Creative people tend to want to do things creatively—that’s just how their brains work. But when it comes to resumes, creative folks can get into trouble when they try to get too creative and forget that resumes are practical tools. While you can certainly add design flair to your creative resume, it’s important to remember that this special document serves a real purpose: to get hiring managers to talk to you. Creative resumes need to be executed properly. And if you’ve skimped on key information, that’s gonna be hard. So, here are some practical guidelines for creative resumes that get your foot in the door.
Link to your portfolio
Whether you’re a writer, graphic designer, illustrator, fashion designer, etc., your hiring manager will want to see your work. Put the URL to your portfolio right at the top where your name and other contact information goes. Go ahead and link that URL as well. Make it easy for hiring managers to be wowed by your awesomeness.
Make sure that your portfolio is up to date. And don’t forget to make sure that any work you showcase is safe to show: for instance, if you’re a ghostwriter, you need to make sure you have permission to show the ghostwritten work in your book.
Use keywords to pass the ATS
We’ve talked about applicant tracking systems before, and for creatives, they can be tricky. Sometimes creative people will use language to describe their work that doesn’t align with the job posting. Don’t fall into that trap. If your last position was a “ballet dress artist” but you’re applying for a “costume design” position, you want to make sure the words “costume design” appear on your resume.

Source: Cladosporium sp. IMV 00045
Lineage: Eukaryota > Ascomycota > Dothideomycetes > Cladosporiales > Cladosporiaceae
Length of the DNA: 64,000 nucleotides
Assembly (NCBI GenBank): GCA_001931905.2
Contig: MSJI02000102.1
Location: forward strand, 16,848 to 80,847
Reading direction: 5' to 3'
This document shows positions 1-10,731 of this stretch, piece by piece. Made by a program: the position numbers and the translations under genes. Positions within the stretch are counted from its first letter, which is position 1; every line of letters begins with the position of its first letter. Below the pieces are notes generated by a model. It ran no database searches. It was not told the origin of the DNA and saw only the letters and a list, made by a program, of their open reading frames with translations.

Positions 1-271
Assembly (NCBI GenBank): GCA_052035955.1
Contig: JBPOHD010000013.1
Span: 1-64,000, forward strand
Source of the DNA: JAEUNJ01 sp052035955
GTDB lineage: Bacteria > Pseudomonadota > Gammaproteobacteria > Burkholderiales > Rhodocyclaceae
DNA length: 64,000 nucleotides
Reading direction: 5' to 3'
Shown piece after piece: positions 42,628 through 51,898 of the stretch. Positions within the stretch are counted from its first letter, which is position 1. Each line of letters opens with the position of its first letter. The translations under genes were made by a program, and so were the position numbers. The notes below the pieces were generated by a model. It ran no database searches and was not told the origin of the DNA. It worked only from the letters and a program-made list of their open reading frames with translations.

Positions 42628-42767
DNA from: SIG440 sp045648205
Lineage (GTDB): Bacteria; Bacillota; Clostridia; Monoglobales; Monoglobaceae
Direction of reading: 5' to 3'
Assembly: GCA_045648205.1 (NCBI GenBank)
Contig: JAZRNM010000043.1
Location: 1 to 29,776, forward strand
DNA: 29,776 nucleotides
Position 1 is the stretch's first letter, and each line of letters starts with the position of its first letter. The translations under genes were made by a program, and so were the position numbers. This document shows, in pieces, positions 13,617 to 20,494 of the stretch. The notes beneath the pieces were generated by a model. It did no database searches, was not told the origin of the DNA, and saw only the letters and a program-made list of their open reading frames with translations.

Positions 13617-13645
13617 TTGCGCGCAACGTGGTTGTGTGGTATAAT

Don’t overdo the pretty
I’ve seen resumes that went heavy on design but failed to pay attention to content. While it’s nice to see a resume from a designer that is visually outstanding, it’s still necessary that your resume list your accomplishments in a detailed, easy-to-read format.
And on this same note, avoid the temptation to get cutesy. I once saw a resume from a young man with little experience applying for an advertising position. To pad out his resume, he added a fake job. He wrote, jokingly, that he worked for Don Draper at Sterling Cooper. This is a reference from the show Mad Men–and it’s funny. Except the hiring manager didn’t watch the show, didn’t get the joke, and felt lied to instead of joked with. Know your audience, and tread carefully.
You’ve probably heard stories about people who applied for creative positions with outlandish tactics: sending the resume in a gift box via courier, applying via singing telegram, etc. People really do this stuff. And while it gets laughs in the office, it’s not the best way to make the right impression. Again, know your audience. Some people can be very put off by games like this: especially busy hiring managers. It’s best to just stick with a standard resume that highlights your skills and talents and leave the showboating to the pros.
If you’re ready to get serious about your resume, let’s work together!